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We are a dev team of 8 without an official PM. Up to now we have organized our workload by always having around 20-40 upcoming tasks pinned to a whiteboard. Basically, it's a table with people's names as headers and their tasks in their columns.

This is helpful, as it's clear what everyone is working on and will be working on soon. However, one problem we face is knowing when a series of tasks are going to be finished.

Planning everything in Excel seems fairly inflexible. As soon as one task shifts, it seems like a lot of rework.

Is there a method that combines the simple whiteboard planning approach and its flexibility with a method to predict release dates and ideally supports a good method of dealing with changing estimates for the individual tasks?

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Estimate Delivery Milestones from Throughput

You have half a solution already. While your scheduling process isn't particularly agile, you can extend what you're already doing by calculating cycle times and using that to estimate your release schedule.

At the risk of oversimplifying, you an get a reasonable estimate of your release date by doing the following:

  1. Track the average time it takes the team to complete each unit of work. (NB: This basic data can also be used to calculate lead time, cycle time, takt time, and other related metrics.)
  2. Count up all the work needed to reach a milestone or release.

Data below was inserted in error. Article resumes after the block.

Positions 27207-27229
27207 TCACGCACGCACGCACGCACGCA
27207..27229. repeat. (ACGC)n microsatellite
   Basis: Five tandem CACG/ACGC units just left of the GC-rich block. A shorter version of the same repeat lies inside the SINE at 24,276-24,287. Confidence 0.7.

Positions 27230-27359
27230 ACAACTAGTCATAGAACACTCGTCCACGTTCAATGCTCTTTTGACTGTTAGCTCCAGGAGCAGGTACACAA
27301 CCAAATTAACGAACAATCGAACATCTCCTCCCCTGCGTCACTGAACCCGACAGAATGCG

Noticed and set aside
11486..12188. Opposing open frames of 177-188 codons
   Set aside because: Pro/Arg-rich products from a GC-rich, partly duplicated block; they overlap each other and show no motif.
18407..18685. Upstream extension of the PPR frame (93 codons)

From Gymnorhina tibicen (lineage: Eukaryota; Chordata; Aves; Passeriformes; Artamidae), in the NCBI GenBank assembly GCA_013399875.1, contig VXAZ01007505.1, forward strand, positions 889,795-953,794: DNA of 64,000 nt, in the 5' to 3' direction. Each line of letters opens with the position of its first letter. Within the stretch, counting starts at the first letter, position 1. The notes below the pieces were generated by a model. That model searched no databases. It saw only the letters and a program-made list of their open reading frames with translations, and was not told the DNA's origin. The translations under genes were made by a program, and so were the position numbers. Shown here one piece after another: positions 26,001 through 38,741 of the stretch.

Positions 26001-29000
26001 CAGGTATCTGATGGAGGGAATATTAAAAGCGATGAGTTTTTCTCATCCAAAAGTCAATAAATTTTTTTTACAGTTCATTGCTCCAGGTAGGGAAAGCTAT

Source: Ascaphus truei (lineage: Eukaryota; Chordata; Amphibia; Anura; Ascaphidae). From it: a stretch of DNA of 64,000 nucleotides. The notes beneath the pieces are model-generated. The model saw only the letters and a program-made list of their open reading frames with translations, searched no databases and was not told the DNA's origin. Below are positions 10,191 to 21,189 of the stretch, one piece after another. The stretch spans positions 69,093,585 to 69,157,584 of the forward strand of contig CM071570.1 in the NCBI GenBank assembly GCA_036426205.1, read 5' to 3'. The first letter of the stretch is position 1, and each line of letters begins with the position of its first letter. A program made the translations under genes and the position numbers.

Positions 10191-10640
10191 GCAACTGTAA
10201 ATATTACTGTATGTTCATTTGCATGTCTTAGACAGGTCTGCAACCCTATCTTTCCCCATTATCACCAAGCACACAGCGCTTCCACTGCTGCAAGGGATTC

3. Multiply the total work units needed to achieve your objective by the average time needed to complete units. In other words, cycle_time * backlog_items = lead_time for each milestone.
  4. Apply fudge factors for external dependencies, if any.
  5. Use the result as a forecast against which you will track progress, not as an iron-clad guarantee.

This is the informal basis of most Kanban and Lean metrics. It's a relatively lightweight system to layer on top of the scheduling process you already have, and generally yields "good enough" results without a lot of process overhead spent chasing false precision.

| improve this answer | |
  • If you count your cycle time in days, paying no attention to actual hours worked, but just to "I started it Monday, went to prod Thursday, so that's four days. Never mind that I was sidetracked for 8 hours in the middle", there shouldn't be a need for a fudge factor. Unless, maybe, you've got an external dependency that's out of the ordinary. Maybe. – RubberDuck Sep 14 '16 at 0:09

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